Do you play Battlefield 3? Well then have you noticed the funny robot that Engineers unlock which nobody seems to use? That, my friends, is the EOD BOT.

The EOD BOT is a very underrated tool in BF3. The following is a little writeup on some of its features and limitations, and why you should give it another try.

The EOD isn't just for repairs. It is also a destructive powerhouse! Due to its robust nature,small size and repair tool it can do many things that can't otherwise be done.

The EOD repair tool is also a weapon, not unlike the Engineer torch. It can be used to destroy vehicles, arm / disarm MCOMs and burn players.
When attacking a vehicle it can actually be driven underneath. most easily by the front or rear. Once there it is very hard for the enemy to attack it, so you can continue on your merry way, burning their tankto oblivion. Be mindful of the enemy making a hasty retreat though, as when the tank is empty the EOD starts to repair, usually leading to the enemy hopping back into their freshly repaired tank and dispatching your poor 'bot. Alternately they can also still shoot you. It's just a bit harder.

The repair tool can burn infantry. Glancing damage with the fire from the torch, or an instant kill from the tip of the torch. It's a bit tricky to steer so plan ahead for that attack.
The repair tool can also be used to set off some explosive items in the map, causing incidental damage to a nearby enemy. Don't worry too much about damaging it. It's really very tough!

Because the EOD is a vehicle, it can perform "Roadkill" kills. The movement speed is roughly running pace on flat ground which can be enough if the enemy is stationary. If you like, extra speed can be picked up by going down hill.

It also has the ability to push players / smaller objects around. There are many possibilities there, like pushing a sniper off a ledge or infantry out in front of a tank. Use your imagination! Your EOD is there to help you WIN!

*Moving around*
The EOD BOT deters people because of its quirky controls. Stick with it, and read along for a better understanding.
As mentioned it moves at roughly sprint speed. Faster downhill and slower uphill.
Because it is small, you have to bemindful of obstacles. It can get caught up on fallen trees, in craters, on kerbs and between rocks. It also gets stuck on the white tiled area near the hole in the ground going into the subway tunnel in Metro. That last one is a bug, I'm sure so be careful not to try crossing that with your robot friend.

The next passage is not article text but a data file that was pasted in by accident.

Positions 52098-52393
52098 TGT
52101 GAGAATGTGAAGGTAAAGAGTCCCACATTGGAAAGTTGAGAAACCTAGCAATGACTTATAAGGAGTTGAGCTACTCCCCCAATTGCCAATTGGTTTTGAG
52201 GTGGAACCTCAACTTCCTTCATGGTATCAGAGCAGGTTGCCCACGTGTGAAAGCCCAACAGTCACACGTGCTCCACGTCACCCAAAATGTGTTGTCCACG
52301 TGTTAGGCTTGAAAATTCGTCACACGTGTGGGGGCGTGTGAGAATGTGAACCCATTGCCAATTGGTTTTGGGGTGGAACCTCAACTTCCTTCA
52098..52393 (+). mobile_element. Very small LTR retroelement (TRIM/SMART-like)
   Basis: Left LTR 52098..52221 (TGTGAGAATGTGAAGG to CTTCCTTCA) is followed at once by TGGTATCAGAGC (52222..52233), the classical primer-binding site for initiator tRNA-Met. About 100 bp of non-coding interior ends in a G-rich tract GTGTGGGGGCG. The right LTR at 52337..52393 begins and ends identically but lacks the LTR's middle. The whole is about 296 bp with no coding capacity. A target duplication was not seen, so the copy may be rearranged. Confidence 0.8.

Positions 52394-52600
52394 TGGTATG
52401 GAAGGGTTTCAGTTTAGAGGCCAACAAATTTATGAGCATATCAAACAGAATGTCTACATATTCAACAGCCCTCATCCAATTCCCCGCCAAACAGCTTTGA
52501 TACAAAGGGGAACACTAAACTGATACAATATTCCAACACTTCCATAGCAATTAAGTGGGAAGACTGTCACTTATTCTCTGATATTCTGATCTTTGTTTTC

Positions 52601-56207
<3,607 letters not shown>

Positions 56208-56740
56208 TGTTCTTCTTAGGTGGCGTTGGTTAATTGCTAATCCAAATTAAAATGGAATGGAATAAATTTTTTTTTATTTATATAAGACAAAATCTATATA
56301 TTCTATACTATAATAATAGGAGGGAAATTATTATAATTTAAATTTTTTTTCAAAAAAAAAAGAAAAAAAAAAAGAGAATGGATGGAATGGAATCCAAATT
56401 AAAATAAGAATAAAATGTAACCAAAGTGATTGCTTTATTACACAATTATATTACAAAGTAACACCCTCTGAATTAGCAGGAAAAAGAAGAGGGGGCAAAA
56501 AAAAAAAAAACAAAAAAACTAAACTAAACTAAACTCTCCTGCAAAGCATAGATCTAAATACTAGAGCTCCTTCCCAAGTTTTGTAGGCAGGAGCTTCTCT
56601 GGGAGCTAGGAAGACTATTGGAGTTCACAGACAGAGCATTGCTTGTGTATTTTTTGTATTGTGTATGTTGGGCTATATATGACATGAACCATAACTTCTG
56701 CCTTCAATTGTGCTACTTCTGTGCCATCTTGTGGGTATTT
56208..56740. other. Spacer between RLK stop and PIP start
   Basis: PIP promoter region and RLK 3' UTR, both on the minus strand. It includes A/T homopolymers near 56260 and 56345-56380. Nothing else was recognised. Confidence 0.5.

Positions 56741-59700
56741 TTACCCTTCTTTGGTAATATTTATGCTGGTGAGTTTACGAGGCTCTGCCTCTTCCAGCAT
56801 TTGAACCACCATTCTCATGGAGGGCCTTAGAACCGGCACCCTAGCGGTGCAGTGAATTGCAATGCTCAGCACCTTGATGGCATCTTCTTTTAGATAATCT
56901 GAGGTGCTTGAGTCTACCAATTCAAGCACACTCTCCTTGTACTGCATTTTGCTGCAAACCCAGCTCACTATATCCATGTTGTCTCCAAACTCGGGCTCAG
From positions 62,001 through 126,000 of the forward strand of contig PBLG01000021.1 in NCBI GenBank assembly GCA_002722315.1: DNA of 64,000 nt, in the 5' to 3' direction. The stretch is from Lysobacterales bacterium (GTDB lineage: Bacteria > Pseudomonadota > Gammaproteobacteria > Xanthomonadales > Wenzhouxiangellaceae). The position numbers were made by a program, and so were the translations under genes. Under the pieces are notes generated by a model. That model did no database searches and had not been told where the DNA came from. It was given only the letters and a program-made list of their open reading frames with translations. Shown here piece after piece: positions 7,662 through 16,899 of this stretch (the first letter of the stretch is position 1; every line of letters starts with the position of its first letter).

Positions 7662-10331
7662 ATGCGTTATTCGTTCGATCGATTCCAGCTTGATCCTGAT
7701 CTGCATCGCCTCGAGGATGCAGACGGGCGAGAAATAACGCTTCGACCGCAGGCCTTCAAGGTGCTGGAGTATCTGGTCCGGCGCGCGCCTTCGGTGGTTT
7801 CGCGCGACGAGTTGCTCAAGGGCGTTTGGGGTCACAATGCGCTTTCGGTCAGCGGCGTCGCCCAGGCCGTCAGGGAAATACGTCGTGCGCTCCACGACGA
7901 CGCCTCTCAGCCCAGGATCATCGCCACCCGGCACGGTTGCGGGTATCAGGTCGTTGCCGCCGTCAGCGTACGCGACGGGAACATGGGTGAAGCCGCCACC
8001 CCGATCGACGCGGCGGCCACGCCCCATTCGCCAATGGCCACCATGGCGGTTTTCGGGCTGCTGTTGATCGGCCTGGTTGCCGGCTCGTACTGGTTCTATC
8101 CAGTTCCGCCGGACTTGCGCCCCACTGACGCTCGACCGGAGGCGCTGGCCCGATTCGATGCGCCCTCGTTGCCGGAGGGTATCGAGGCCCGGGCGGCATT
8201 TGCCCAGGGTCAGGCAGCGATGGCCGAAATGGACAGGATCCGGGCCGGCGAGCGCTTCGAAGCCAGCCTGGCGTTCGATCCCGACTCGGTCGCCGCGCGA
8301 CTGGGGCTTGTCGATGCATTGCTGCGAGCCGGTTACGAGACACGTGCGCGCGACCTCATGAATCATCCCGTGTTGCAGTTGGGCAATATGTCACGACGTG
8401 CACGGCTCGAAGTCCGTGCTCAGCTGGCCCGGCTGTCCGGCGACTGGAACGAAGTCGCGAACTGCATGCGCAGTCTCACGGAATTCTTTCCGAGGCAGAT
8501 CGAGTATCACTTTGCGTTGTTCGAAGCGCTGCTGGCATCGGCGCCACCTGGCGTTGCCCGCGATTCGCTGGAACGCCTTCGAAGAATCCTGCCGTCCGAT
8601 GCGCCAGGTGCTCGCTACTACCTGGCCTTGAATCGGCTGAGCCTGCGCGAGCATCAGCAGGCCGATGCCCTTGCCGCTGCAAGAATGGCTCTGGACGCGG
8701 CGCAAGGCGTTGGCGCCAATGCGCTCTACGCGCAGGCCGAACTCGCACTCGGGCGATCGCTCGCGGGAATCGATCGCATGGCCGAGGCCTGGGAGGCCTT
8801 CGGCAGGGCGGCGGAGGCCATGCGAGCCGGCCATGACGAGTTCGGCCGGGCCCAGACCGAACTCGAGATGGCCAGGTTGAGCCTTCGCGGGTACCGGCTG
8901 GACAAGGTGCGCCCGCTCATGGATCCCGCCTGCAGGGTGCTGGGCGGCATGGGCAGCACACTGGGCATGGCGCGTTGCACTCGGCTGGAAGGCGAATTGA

With a good runoff, the EOD can climb stairs. It can also go down stairs. Just stay off the throttle and try to keep it pointing downhill.
Gutters can be a problem. Try to hit them at full speed at an angle.

Steering can be difficult at first. just try to think of it as a really light, tiny tank. If you try to steer while accelerating froma stop it can start spinning, so be careful of takeoffs.
Getting it going after an impact can also be a bit hard. It tends to spin round a lot and not really go anywhere. Its behaviour is much like the post-sudden-stop behaviour of other vehicles. Either wait a couple of seconds, or go easy accelerating and try not to steer.

the camera / torch direction control can be difficult as there is no easy way to tell which direction the camera is facing in relation to the bot. So only move it when you need to.

This is a brief look at what makes the EOD unique which hasn't already been covered.

The EOD is very tough and it takes direct fire to destroy it. It is possible for the EOD to survive repeated glancing attacks from a tank, which mostly just sends it flying every time. It also recovers very quickly from damage and doesn't seem to have a minimum threshold between minimum self repair and destruction, so if it hasn't been destroyed, you're good to go again in a few seconds.

The EOD is a vessel for your players soul. like many player controlled things, it leaves your actual player a zombie, and vulnerable. Be careful of where you decide to park to use your EOD, as anyone can walk up and kill you. You can also push your lifeless body around with the 'bot. If you are prone, the 'bot will become ensnared and you will be able to lead your living corpse around prone crawling. Your player will still be controlling the EOD even when you are falling.
If you drive your EOD through water, you will be abruptly disconnected. I believe this is the same mechanic at work as being ejected from a vehicle when the water is too deep.

It doesn't take any fall damage. Driving it off Damavand Peak helipad a few times proved this. The HMMWV on the other hand does take fall damage. The gunner in the HMMWV also did not take fall damage well. Honestly I had far too much fun driving it off the peak. I have also played through a few rush maps end to end as an attacker using nothing but the EOD.

The EOD can also do line of sight spotting. Not as useful as a MAV perhaps, but at teh same time people don't tend to notice the EOD. Happy Hunting!

The HUD visible while using the EOD miscalculates the objective distances. Possibly based on the position of the Engineer controlling it. The headings are still correct.

The EOD can pick up enemy mines just like a real live Engineer. Go ahead and give it a try.

*Reactions to the EOD BOT*

People react strangely to the EOD. Use this to your advantage. One of the following will happen:

  • You will be ignored. Go ahead and kill some enemies, burn some tanks and take those MCOMs!

  • You will be the life of the party! Enemies come out in the open, trying to shoot the wildly weaving, flamethrower wielding, tough as nails robot. In the mantime your friends should dispatch them summarily.